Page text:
Among them is the piece I wrote for Zach, The Love Song of J. Alfred Prufrock, which sets the poem of the same name. He’s going to recite some of the poem, and play the rest on the saxophone. There’s also a flashy introductory movement, Groove, to give you the feel for T.S. Eliot as a wunderkind rockstar poet, who then writes this giant poem that maps out a whole life.
For the real music dorks out there, whenever a chromatic solfege syllable appears in the text of the poem, that’s the pitch it is (I’ll let you figure out if it’s written or transposed). For example, the word “time” whenever it appears, is set as a grace note B-natural (ti) rising to Eb (me, which is flattened mi). The word ‘time’ appears a lot in the poem, and becomes a kind of motive, though a very strange kind. Maybe 10% of the notes in the poem were determined this way, and it was definitely a challenge to write with those notes already chosen, but it also made sure this very strange, and very beautiful poem had, when translated into music, a sound all it’s own.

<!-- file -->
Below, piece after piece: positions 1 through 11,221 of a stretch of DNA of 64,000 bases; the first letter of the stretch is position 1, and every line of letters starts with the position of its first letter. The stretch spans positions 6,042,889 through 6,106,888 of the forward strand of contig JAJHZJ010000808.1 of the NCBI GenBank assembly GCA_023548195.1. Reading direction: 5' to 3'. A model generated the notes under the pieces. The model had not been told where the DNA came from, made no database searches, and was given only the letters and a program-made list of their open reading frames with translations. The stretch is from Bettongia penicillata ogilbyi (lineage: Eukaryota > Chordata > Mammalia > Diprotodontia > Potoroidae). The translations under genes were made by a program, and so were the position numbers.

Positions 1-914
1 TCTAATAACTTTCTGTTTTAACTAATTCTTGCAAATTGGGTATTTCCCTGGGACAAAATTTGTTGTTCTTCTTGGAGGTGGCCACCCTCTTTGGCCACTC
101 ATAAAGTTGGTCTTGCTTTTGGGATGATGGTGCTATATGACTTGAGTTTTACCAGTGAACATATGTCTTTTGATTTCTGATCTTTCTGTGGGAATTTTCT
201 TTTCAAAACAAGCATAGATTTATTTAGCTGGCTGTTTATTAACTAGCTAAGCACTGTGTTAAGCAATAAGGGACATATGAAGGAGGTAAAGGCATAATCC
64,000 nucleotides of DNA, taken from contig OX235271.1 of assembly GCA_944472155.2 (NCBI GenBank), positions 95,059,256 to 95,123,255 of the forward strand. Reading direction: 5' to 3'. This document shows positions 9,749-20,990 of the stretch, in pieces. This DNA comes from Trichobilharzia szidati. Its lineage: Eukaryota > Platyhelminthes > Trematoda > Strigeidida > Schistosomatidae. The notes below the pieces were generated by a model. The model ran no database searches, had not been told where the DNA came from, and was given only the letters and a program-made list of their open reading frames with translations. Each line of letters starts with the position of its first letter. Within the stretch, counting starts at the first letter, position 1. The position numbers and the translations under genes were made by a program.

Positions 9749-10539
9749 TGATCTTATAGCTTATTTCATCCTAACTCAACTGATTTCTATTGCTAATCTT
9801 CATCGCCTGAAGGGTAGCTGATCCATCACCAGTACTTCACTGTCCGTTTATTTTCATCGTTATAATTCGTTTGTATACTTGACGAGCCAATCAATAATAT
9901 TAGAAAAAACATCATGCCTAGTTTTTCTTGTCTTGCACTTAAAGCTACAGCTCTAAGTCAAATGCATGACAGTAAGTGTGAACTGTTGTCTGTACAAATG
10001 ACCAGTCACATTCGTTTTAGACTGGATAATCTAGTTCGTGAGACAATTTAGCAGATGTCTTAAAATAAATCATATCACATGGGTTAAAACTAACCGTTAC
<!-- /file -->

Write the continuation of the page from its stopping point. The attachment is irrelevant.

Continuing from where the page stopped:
Come check it out next Wednesday!